The influence of increased sodicity on soil hyadaulic conductivity and erosion by rain and runoff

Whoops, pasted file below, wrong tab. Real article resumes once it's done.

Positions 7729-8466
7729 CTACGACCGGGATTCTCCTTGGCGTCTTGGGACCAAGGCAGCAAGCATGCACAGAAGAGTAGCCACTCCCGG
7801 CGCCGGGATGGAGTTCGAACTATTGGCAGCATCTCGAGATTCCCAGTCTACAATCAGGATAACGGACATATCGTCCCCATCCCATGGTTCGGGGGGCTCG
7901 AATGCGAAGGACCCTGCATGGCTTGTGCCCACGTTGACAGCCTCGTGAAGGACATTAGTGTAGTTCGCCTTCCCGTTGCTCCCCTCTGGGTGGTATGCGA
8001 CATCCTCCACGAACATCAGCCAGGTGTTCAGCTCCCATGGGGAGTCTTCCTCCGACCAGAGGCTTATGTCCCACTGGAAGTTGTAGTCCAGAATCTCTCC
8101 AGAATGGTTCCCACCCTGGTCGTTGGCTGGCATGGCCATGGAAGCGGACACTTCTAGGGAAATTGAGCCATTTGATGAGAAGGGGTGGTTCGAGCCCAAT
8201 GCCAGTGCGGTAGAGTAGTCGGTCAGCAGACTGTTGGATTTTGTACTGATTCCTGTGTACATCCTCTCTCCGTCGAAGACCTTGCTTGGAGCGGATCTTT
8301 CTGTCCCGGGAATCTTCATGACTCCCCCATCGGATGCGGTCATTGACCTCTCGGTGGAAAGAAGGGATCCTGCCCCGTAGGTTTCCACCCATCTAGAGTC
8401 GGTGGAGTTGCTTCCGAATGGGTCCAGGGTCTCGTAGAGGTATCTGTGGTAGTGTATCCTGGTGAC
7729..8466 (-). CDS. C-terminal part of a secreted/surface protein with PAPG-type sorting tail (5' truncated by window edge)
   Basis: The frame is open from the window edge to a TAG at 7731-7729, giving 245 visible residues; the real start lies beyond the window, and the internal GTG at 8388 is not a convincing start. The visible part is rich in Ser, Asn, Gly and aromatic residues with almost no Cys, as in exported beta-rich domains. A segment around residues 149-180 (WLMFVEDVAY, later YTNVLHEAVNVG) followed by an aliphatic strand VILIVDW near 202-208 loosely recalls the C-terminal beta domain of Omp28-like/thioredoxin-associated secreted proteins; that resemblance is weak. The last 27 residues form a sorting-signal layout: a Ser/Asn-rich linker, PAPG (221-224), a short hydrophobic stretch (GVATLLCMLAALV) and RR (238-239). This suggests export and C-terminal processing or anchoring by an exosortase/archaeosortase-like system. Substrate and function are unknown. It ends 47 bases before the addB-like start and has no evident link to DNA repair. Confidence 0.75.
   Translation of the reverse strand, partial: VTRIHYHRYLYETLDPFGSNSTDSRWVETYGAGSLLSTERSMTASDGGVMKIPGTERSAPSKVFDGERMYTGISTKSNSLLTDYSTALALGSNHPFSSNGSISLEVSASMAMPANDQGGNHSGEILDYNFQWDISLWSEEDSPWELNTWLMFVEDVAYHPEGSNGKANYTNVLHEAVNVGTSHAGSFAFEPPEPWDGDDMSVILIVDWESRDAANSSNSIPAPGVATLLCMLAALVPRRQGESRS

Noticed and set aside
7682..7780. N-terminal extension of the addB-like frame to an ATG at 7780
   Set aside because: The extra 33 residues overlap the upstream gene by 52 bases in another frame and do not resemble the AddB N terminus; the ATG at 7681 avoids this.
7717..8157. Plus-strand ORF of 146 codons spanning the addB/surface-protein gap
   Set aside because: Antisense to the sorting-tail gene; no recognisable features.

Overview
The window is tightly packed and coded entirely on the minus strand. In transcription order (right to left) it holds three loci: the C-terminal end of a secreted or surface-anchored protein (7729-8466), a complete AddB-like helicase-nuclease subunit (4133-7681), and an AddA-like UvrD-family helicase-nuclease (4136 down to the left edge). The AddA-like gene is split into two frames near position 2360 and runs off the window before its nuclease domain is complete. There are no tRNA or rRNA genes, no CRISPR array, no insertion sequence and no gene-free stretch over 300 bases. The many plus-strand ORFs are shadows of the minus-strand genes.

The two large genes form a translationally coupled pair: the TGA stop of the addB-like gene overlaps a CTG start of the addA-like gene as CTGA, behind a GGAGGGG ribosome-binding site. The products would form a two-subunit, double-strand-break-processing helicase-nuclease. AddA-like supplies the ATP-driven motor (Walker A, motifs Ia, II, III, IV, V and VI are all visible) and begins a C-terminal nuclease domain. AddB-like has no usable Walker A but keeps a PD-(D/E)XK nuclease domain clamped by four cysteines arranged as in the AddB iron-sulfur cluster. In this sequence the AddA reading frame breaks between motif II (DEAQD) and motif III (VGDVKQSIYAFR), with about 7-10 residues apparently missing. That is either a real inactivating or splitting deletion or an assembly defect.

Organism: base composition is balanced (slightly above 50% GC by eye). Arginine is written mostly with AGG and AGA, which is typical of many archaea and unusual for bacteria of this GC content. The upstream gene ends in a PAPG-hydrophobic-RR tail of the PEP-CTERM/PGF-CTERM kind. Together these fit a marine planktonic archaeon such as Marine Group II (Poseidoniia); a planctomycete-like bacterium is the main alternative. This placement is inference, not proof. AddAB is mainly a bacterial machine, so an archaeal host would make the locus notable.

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Increased soil salinity through irrigation, ground-water rise or surface runoff alters soil's physical and chemical characteristics and its ability to withstand erosional forces applied by rain and runoff. Experiments were conducted under a rainfall simulator to study how changes in sodium and salt concentration alter the hydraulic conductivity and erodibility of soils. Changes in saturated hydraulic conductivity (Ksat) were studied in the laboratory, using solution with different SAR and C (ionic concentration) values. For the Toohey soil, Ksat was severely reduced at intermediate SAR and low C values but remained high in the Redlands clay soil for all SAR values tested as long as C remained high. Erosion measurements were carried out in the flume of Griffith University's large rainfall simulator, on soils with and without sodium and salt treatments. Sediment loss significantly increased for the sodium-treated soils. Mean aggregate/particle size of the eroded sediment decreased with increased sodicity. High sodium concentration contributed to the weakening of soil aggregates and their dispersion under the raindrop impact. Electrical conductivity of runoff decreased exponentially with time during the erosion event. SAR and EC values of the sodium-treated soils also decreased with applied rainfall. The resultant SAR values for soils were similar to those which produced the lowest Ksat values in the lab experiment. These results indicate that increased sodicity contributes to increased soil erosion not only through its dispersive action and the reduction in aggregate stability, but also through reduction in the hydraulic conductivity of soils which in turn increases surface runoff.